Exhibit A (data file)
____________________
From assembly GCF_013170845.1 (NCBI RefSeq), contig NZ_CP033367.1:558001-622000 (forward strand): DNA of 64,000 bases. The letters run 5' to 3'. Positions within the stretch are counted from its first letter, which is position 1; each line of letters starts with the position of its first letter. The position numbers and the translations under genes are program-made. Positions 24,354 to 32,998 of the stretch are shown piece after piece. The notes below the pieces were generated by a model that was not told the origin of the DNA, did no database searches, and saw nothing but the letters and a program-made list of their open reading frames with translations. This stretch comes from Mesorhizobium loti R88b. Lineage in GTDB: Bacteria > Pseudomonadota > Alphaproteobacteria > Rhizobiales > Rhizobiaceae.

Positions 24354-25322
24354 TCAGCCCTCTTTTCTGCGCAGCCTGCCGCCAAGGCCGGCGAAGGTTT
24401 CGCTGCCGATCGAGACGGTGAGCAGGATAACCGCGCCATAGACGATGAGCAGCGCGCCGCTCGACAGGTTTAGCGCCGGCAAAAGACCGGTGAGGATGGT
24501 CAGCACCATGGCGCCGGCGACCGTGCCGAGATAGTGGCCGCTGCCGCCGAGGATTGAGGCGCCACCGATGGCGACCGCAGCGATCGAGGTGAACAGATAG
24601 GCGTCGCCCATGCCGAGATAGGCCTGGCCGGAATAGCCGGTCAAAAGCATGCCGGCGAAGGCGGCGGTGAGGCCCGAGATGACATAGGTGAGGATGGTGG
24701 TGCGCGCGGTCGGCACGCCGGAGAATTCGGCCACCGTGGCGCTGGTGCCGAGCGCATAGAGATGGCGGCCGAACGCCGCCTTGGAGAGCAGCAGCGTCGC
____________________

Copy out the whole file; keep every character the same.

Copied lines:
From assembly GCF_013170845.1 (NCBI RefSeq), contig NZ_CP033367.1:558001-622000 (forward strand): DNA of 64,000 bases. The letters run 5' to 3'. Positions within the stretch are counted from its first letter, which is position 1; each line of letters starts with the position of its first letter. The position numbers and the translations under genes are program-made. Positions 24,354 to 32,998 of the stretch are shown piece after piece. The notes below the pieces were generated by a model that was not told the origin of the DNA, did no database searches, and saw nothing but the letters and a program-made list of their open reading frames with translations. This stretch comes from Mesorhizobium loti R88b. Lineage in GTDB: Bacteria > Pseudomonadota > Alphaproteobacteria > Rhizobiales > Rhizobiaceae.

Positions 24354-25322
24354 TCAGCCCTCTTTTCTGCGCAGCCTGCCGCCAAGGCCGGCGAAGGTTT
24401 CGCTGCCGATCGAGACGGTGAGCAGGATAACCGCGCCATAGACGATGAGCAGCGCGCCGCTCGACAGGTTTAGCGCCGGCAAAAGACCGGTGAGGATGGT
24501 CAGCACCATGGCGCCGGCGACCGTGCCGAGATAGTGGCCGCTGCCGCCGAGGATTGAGGCGCCACCGATGGCGACCGCAGCGATCGAGGTGAACAGATAG
24601 GCGTCGCCCATGCCGAGATAGGCCTGGCCGGAATAGCCGGTCAAAAGCATGCCGGCGAAGGCGGCGGTGAGGCCCGAGATGACATAGGTGAGGATGGTGG
24701 TGCGCGCGGTCGGCACGCCGGAGAATTCGGCCACCGTGGCGCTGGTGCCGAGCGCATAGAGATGGCGGCCGAACGCCGCCTTGGAGAGCAGCAGCGTCGC